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Why Do We Fast During Ramadan?

Questioner

Anonymous

Reply Date

May 16, 2019

Question

Assalaamu AlaikumHow do I explain to my 11 year old daughter "Why we have to fast in the month of Ramadhaan?"Shukr

Consultant

Answer


Ramadan

Short Answer: During the month of Ramadan, the goal is to attain taqwa and to draw our hearts nearer to Allah. When we fast with sincere intention, He forgives us for our sins. My best advice is to explain to your child how important it is for Allah to be pleased with us and how pleased He is when we fast during Ramadan. Explain that even though fasting is hard, we get reward for struggling. It isn’t that Allah wants us to suffer – after all, going for a few hours without food or drink is not suffering, and if it would cause us harm to go without, He wants us to eat and drink – but that He is pleased to see the small sacrifices we are willing to make in hopes of making Him happy.

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Salaam alaykum wa rahmatullah. Ramadan mubarek!

Thank you for this question – it’s one that I’m sure a lot of children are asking this time of year, especially as they get to the age where they begin fasting, as well.

Allah Commands It

When it comes down to it, the simplest reason that we fast is because Allah commanded us to do so in the Quran. In Surah Baqara, verse 185 He said:

“Ramadan is the [month] in which the Quran was sent down, as a guide to mankind, also clear [signs] for guidance and the differentiation [between right and wrong].” He also said, only two verses before, verse 183: “O you who believe! Fasting is prescribed to you as it was prescribed to those before you, that you may learn piety and righteousness.”

Fasting is one of the five pillars of Islam. It is something that Allah has told us to do, and so we do it.

However, having children myself, I know that this is not an answer that will be satisfying to young minds. So there are two other options to explore.

Empathy for those Less Fortunate

This is a reason often cited during Ramadan: that during this time we deprive ourselves of food and water so that we may be grateful for those blessings. We are fortunate to be able to break our fast at the end of the day, but we are mindful that there are many around the world who are not so fortunate. There are many who are in more or less a perpetual state of fasting, due to famine, war, poverty, etc.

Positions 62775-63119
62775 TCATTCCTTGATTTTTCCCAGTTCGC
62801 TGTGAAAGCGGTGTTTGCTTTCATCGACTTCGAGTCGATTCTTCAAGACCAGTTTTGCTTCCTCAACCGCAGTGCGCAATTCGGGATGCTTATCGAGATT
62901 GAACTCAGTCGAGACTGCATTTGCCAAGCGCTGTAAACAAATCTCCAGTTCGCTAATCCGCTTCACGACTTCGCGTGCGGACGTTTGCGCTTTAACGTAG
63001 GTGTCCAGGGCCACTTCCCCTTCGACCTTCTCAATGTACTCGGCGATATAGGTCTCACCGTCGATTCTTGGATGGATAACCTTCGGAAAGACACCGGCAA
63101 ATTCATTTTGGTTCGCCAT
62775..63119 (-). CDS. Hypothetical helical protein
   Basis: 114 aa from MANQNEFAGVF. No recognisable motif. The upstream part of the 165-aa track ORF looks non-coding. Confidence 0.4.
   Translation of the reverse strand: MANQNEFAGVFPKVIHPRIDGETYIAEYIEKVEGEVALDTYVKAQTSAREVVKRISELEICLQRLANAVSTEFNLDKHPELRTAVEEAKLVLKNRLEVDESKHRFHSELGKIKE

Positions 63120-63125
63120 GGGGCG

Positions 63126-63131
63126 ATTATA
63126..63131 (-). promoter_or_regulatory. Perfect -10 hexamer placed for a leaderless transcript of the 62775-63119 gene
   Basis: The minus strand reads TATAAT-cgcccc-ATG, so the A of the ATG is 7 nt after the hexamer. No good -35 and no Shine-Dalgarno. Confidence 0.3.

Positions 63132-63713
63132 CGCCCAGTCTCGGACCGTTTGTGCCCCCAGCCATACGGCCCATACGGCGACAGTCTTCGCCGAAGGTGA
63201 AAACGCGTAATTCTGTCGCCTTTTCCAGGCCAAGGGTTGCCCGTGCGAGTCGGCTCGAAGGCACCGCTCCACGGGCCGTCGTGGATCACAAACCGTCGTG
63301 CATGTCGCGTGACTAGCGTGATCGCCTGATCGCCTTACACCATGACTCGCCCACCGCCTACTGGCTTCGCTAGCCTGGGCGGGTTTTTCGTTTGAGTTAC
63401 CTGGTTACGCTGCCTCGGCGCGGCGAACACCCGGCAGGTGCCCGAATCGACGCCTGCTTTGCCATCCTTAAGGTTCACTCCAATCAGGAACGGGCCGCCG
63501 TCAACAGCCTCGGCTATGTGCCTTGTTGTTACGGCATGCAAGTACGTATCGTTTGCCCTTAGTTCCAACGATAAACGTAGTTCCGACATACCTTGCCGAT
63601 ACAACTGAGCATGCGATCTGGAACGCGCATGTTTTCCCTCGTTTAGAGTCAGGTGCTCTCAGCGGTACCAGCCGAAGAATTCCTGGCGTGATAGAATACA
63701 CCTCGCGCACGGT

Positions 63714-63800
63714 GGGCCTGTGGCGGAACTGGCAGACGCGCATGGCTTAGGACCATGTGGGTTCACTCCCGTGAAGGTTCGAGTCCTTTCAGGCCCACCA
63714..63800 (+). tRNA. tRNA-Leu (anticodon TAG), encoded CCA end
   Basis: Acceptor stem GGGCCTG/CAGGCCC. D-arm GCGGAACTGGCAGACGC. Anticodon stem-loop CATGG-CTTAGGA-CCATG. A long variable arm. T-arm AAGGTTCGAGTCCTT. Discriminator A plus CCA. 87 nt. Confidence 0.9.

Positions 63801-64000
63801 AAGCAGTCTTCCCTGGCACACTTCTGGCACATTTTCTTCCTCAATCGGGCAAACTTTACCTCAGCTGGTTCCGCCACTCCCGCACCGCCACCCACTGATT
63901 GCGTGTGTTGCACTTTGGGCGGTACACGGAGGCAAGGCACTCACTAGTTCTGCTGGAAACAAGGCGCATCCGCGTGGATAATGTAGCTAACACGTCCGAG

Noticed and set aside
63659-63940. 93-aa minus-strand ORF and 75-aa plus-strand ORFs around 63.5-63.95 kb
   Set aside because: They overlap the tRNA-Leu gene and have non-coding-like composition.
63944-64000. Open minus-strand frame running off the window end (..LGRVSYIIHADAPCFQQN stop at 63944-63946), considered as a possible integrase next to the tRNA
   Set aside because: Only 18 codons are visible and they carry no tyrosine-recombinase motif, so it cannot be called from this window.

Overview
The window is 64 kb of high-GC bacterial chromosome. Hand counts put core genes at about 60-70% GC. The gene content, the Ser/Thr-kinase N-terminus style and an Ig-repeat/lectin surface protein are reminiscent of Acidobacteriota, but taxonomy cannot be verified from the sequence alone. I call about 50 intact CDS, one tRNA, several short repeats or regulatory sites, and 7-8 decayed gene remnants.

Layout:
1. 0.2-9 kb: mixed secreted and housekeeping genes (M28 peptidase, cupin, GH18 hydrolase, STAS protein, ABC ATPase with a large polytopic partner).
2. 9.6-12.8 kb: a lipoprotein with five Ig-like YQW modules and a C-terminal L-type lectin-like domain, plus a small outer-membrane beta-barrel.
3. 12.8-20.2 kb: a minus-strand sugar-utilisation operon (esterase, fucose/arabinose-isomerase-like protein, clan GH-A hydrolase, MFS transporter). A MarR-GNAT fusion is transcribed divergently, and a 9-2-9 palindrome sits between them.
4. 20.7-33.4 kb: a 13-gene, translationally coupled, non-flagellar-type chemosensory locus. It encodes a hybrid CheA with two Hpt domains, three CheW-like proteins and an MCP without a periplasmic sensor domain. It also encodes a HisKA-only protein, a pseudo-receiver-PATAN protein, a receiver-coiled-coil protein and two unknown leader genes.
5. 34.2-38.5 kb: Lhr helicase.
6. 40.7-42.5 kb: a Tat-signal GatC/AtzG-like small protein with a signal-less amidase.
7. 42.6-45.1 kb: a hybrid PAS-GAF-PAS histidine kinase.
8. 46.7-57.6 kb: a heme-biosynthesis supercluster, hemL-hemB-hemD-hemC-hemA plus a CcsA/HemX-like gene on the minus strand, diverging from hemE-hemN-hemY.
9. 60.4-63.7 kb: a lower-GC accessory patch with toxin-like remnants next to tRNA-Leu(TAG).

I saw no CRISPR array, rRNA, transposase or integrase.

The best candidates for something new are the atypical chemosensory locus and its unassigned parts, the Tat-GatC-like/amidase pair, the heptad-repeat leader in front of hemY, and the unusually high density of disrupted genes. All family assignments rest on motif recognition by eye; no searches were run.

This reason provides an easy explanation to young children. But in my opinion, it is a fairly weak reason. Nowhere in the Quran or Hadith that I am aware of does it mention this as a reason for fasting. Yes, we may gain empathy for those less fortunate and this should increase our charitable giving during this time, but it is not really the reason.

A non-Muslim cannot understand what it is like to be Muslim by wearing a hijab for a few hours – and those of us fortunate enough to have sufficient food every day cannot understand what it is to be destitute just by fasting for daylight hours. Empathy is good, but providing this as a reason for fasting is rather shallow.

Taqwa

In a Hadith from Sahih Bukhari, the Prophet (saw) told us:

“Whoever fasts during Ramadan out of sincere faith and hoping to attain Allah’s rewards … all his past sins will be forgiven.”

This, to me, is much more the crux of “why” we fast. We fast with the intent of pleasing Allah and with the hope of having our sins forgiven. During the month of Ramadan, Shaytaan is chained up and cannot influence us. So what better time to dedicate ourselves to worship?

During the month of Ramadan, the goal is to attain taqwa and to draw our hearts nearer to Allah. When we fast with sincere intention, He forgives us for our sins.

My best advice is to explain to your child how important it is for Allah to be pleased with us and how pleased He is when we fast during Ramadan. Explain that even though fasting is hard, we get reward for struggling. It isn’t that Allah wants us to suffer – after all, going for a few hours without food or drink is not suffering, and if it would cause us harm to go without, He wants us to eat and drink – but that He is pleased to see the small sacrifices we are willing to make in hopes of making Him happy.

Insha’Allah this helps – children can really ask some tough questions!

And Allah knows best.

I hope this helps.

Salam and please keep in touch.

Please continue feeding your curiosity, and find more info in the following links:

I Need Tips for Preparing My Kids for Ramadan

Shall I Let My 7-Year-Old Daughter Fast in Ramadan?

Ramadan Mubarak! Fresh Ramadan Content Every Day (Special Page)

 

 

 

 




About Leah Mallery

Leah is a Muslim convert of almost a decade. She has two kids, an intercultural marriage, and half of a French degree in her back pocket, looking to switch gears to science and medicine. She has lived abroad for over a decade, having just recently become reacquainted with her roots in America. She currently lives in Michigan near her family and – masha’Allah – a sizeable Muslim community.

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